In the mid-1980s, the [USSR’s] increasing socioeconomic problems and the apparent crisis of the planned economy aggravated the ethnic issue, which essentially was not based on any expectations or unfulfilled dreams of the Soviet peoples but primarily the growing appetites of the local elites … Moreover, in the course of power struggle within the Communist Party itself, each of the opposing sides, in a bid to expand its support base, started to thoughtlessly incite and encourage nationalist sentiments, manipulating them and promising their potential supporters whatever they wished. Against the backdrop of the superficial and populist rhetoric about democracy and a bright future based either on a market or a planned economy, but amid a true impoverishment of people and widespread shortages, no one among the powers that be was thinking about the inevitable tragic consequences for the country.
Putin then issues a sharp condemnation of the modern Ukrainian state’s failures across the past three decades. He means for it to illustrate the extent to its conceptual illegitimacy yields its material shortcomings, but it stands alone and is not at all inaccurate:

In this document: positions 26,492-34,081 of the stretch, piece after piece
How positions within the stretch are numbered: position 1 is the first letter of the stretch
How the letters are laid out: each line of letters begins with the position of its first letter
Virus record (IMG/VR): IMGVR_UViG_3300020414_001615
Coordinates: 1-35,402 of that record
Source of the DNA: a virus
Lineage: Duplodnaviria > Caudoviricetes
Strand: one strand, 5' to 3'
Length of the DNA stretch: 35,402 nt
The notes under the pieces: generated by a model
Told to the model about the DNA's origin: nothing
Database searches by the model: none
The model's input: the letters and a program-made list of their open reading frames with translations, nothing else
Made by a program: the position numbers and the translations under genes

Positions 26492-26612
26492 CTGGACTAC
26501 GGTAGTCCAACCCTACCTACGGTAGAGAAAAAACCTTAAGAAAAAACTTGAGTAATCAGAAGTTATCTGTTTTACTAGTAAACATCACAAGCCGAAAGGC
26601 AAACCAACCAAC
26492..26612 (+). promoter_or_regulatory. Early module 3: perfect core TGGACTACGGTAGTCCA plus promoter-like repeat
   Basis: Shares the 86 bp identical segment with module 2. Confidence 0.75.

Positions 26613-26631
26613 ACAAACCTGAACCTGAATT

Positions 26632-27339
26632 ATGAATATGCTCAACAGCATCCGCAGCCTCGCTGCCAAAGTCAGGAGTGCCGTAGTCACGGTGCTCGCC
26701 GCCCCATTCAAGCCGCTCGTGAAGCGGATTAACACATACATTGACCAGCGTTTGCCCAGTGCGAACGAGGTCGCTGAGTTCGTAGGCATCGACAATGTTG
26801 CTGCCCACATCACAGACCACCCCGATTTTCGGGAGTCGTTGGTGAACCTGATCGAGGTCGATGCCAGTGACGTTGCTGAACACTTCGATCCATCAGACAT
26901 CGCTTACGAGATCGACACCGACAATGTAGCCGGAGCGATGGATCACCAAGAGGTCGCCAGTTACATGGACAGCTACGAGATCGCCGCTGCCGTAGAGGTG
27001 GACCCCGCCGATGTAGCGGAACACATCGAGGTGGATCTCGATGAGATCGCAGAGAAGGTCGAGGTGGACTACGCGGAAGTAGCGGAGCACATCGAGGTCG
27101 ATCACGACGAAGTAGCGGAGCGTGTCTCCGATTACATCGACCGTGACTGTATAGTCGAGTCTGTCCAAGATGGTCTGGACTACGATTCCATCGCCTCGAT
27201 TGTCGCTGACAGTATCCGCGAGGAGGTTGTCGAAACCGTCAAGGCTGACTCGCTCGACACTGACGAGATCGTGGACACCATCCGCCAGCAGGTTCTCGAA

What happened? Why is this all happening? The answer is obvious. [The Ukrainian state] spent and embezzled the legacy inherited not only from the Soviet era, but also from the Russian Empire. They lost tens, hundreds of thousands of jobs which enabled people to earn a reliable income and generate tax revenue, among other things thanks to close cooperation with Russia. Sectors including machine building, instrument engineering, electronics, ship and aircraft building have been undermined or destroyed altogether. There was a time, however, when not only Ukraine, but the entire Soviet Union took pride in these companies.
In 2021, the Black Sea Shipyard in Nikolayev went out of business. Its first docks date back to Catherine the Great. Antonov, the famous manufacturer, has not made a single commercial aircraft since 2016, while Yuzhmash, a factory specialising in missile and space equipment, is nearly bankrupt. The Kremenchug Steel Plant is in a similar situation. This sad list goes on and on …